Readers may be thinking, “Why go through this trouble instead of just editing the files directly?” That’s a fair question. In this example, users could modify the deployment.yaml and service.yaml files directly, but what if the files were a fork of someone else’s content? Modifying the files directly makes it difficult, if not impossible, to rebase the fork when changes are made to the origin/source. However, using kustomize allows users to centralize those changes in the kustomization.yaml file, leaving the original files untouched and thereby facilitating the ability to rebase the source files if needed.

The benefits of kustomize become more apparent in more complex kustomize use cases. In the example shown above, the kustomization.yaml and the resources are in the same directory. However, kustomize supports use cases where there is a “base configuration” and multiple “variants”, also known as overlays. Say a user wanted to take this simple Nginx Deployment and Service I’ve been using as an example and create development, staging, and production versions (or variants) of those files. Using overlays with shared base resources would accomplish this.

To help illustrate the idea of overlays with base resources, let’s assume the following directory structure:

- base - deployment.yaml - service.yaml - kustomization.yaml
- overlays - dev - kustomization.yaml - staging - kustomization.yaml - prod - kustomization.yaml

In the base/kustomization.yaml file, users would simply declare the resources that should be included by kustomize using the resources field.

In each of the overlays/{dev,staging,prod}/kustomization.yaml files, users would reference the base configuration in the resources field, and then specify the particular changes for that environment. For example, the overlays/dev/kustomization.yaml file might look like the example shown earlier:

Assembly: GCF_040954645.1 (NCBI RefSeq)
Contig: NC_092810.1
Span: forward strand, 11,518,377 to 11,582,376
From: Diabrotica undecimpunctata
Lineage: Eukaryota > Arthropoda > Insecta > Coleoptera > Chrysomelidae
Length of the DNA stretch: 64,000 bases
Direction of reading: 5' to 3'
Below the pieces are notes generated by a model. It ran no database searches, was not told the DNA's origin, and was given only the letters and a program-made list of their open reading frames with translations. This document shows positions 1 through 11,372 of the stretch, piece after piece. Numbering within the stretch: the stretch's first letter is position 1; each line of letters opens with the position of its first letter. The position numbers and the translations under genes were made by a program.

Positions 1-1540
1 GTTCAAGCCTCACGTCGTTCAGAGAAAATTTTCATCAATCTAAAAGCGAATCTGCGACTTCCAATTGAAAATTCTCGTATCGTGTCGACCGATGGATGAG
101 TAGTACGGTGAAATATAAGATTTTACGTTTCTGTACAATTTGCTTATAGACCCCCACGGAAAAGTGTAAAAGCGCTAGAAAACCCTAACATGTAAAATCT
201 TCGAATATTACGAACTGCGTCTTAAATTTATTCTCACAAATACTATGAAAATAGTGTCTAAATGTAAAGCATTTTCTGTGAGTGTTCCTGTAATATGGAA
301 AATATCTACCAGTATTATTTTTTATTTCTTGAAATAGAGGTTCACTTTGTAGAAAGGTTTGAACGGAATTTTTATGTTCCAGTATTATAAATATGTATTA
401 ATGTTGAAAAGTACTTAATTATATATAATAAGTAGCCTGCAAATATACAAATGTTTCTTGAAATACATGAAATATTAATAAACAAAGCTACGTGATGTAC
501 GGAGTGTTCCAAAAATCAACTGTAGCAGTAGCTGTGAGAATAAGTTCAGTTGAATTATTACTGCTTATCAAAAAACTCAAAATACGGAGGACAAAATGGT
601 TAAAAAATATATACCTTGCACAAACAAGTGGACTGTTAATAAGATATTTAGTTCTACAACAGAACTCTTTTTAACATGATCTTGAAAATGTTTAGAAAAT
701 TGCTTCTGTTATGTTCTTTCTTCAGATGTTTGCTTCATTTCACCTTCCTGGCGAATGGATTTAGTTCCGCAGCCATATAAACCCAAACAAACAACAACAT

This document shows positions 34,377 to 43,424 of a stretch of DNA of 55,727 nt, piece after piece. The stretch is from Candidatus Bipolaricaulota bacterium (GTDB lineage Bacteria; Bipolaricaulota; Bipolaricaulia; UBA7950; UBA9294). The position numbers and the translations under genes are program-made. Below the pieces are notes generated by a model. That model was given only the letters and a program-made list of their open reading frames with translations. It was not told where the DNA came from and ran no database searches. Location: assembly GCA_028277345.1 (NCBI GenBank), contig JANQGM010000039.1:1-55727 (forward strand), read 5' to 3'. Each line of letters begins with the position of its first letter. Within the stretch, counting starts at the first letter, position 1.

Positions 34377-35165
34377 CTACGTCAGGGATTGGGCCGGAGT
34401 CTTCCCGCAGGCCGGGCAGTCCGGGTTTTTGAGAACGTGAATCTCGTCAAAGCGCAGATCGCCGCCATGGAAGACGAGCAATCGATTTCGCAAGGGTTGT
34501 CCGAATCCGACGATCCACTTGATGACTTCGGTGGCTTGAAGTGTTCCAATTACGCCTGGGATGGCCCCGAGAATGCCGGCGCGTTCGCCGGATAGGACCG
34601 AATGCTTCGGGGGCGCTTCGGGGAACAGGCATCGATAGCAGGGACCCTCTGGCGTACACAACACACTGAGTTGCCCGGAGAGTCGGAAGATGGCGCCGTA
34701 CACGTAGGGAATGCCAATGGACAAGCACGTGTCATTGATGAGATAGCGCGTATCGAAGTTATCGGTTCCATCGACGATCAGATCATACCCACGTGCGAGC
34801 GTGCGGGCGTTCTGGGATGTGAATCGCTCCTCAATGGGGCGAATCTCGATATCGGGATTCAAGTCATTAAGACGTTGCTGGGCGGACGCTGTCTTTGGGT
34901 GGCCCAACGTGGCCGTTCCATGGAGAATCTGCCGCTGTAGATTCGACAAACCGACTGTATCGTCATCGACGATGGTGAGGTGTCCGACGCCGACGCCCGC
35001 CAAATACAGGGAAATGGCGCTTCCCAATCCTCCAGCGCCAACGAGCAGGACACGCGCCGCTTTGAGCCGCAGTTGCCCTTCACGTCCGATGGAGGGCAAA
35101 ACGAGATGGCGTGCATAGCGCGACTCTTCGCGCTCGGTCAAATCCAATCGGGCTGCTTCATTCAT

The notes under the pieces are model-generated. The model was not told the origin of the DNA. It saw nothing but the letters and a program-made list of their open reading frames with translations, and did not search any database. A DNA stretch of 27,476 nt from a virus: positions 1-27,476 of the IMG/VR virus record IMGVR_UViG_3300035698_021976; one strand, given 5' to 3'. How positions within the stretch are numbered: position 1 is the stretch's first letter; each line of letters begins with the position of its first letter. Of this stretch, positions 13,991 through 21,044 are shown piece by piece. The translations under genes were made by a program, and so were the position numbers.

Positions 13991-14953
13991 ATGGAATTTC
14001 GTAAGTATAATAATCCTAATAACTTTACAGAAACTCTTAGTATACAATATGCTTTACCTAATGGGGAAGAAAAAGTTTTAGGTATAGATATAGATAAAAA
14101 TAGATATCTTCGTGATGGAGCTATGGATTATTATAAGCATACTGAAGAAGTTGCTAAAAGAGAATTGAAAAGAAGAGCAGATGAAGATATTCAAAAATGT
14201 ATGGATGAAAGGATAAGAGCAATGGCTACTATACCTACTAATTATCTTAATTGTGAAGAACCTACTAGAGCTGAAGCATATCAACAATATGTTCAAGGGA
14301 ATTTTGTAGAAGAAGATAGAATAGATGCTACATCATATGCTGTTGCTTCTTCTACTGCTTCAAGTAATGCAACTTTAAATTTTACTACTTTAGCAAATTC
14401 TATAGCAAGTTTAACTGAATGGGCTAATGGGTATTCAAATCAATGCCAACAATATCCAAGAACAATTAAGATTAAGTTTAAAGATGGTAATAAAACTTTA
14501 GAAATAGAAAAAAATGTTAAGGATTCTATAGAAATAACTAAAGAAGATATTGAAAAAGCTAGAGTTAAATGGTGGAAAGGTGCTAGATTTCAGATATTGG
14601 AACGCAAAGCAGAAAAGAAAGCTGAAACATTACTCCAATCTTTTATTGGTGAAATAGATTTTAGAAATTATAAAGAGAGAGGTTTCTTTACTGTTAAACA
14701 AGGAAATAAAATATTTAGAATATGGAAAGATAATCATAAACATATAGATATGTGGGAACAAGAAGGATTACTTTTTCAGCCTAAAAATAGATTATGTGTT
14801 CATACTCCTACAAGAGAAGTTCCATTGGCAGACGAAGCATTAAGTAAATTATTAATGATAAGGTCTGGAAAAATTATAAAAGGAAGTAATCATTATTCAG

resources:
- ../../base
namePrefix: dev-
namespace: development
commonLabels: environment: development

However, the overlays/prod/kustomization.yaml file could look very different:

resources:
- ../../base
namePrefix: prod-
namespace: production
commonLabels: environment: production sre-team: blue

When a user runs kustomize build . in the overlays/dev directory, kustomize will generate a development variant. However, when a user runs kustomize build . in the overlays/prod directory, a production variant is generated. All without any changes to the original (base) files, and all in a declarative and deterministic way. Users can commit the base configuration and the overlay directories into source control, knowing that repeatable configurations can be generated from the files in source control.

There’s a lot more to kustomize that what I’ve touched upon in this post, but hopefully this gives enough of an introduction to get folks started.

Additional Resources

There are quite a few good articles and posts written about kustomize; here are a few that I found helpful:

Change base YAML config for different environments prod/test using Kustomize

Kustomize – The right way to do templating in Kubernetes

Declarative Management of Kubernetes Objects Using Kustomize

Customizing Upstream Helm Charts with Kustomize

If anyone has questions or suggestions for improving this post, I’m always open to reader feedback. Feel free to contact me via Twitter, or hit me up on the Kubernetes Slack instance. Have fun customizing your manifests with kustomize!